Weapons of Honour
Weapons of Honour (French: Armes d'honneur) are ceremonial weapons awarded for service or assistance to France.
Swords of honour were awarded during the Ancien Régime for exceptional service. On 30 April 1746, Minister of the Navy Maurepas awarded such a sword to privateer Pierre Anguier for his intervention in the Jacobite rising of 1745.
Established on 25 December 1799 and issued by the French Consulate, weapons of honour were awarded as military awards for feats of arms. The civilian version of this distinction is the scarf of honour (l'écharpe d'honneur). This completed and materialised the practice of solemnly declaring a citizen or group of citizens to have bien mérité de la Patrie.
Weapons of honour were replaced during the First French Empire by the institution of the chivalry Order of the Legion of Honour. Recipients of weapons of honour automatically received the Legion of Honour after its inception.
Each component of the Napoleonic armies had its own distinction and weapons of honour:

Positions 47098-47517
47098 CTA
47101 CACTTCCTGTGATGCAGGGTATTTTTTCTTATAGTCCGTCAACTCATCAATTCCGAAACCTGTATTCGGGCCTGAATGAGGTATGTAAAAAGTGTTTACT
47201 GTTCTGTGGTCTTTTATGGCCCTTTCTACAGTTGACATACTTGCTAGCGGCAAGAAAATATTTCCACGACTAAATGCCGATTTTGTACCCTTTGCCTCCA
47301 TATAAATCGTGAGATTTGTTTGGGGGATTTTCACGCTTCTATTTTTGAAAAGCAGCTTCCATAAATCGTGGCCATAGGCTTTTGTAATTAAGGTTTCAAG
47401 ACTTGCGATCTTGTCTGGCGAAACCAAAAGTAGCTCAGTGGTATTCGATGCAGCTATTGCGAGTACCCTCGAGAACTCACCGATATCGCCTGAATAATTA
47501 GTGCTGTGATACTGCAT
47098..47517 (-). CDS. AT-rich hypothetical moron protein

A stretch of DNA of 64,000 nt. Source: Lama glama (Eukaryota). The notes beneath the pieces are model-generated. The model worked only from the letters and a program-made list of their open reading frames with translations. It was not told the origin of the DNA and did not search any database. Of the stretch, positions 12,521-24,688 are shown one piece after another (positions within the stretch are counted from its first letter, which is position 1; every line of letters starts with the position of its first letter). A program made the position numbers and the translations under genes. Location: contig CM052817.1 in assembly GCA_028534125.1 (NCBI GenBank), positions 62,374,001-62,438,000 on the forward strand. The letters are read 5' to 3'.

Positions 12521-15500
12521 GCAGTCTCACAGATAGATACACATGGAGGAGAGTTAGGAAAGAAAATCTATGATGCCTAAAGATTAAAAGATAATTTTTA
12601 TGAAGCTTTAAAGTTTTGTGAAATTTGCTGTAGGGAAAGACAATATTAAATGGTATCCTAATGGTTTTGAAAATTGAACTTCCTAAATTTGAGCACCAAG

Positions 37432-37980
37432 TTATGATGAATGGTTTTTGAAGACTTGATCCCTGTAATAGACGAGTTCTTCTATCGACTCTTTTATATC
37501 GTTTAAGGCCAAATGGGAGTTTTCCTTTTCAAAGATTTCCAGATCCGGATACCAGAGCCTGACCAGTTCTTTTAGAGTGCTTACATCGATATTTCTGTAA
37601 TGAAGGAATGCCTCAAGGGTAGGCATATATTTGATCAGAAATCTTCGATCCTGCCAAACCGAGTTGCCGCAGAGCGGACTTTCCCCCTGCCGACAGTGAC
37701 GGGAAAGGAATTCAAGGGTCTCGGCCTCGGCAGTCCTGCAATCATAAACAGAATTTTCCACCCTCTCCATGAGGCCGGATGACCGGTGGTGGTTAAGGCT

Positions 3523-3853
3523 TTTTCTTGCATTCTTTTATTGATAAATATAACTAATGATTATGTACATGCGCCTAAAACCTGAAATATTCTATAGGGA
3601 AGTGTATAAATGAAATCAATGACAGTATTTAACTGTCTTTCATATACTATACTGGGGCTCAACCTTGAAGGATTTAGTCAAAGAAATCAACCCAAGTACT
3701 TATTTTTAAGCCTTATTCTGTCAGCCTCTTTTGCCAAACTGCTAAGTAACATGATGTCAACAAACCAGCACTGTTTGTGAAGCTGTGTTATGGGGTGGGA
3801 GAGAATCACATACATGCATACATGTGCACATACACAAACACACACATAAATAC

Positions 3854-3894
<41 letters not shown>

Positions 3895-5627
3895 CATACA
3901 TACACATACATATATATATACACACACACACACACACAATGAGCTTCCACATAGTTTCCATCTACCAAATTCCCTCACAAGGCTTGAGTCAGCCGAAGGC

- Drumsticks given to the drummers
- Whips of honour awarded to the drivers of artillery
- Guns and swords awarded to soldiers and grenadiers
- Golden grenades to artillery assigned to the accuracy of their shots
- Carbines and rifles assigned to cavalry
- Pistols of Honour awarded to officers
- Trumpets assigned to the bugle and trumpeters
- Sword of Honour (or Sabre of Honour), divided into three categories, are awarded for exceptional actions outside the scope of the items above.
Notes and references
- Armes d'honneur via Napoleon.org (French)
- Trompette d’honneur, page of the Musée de l'Armée depicting a trumpet of honour
|This French history–related article is a stub. You can help Wikipedia by expanding it.|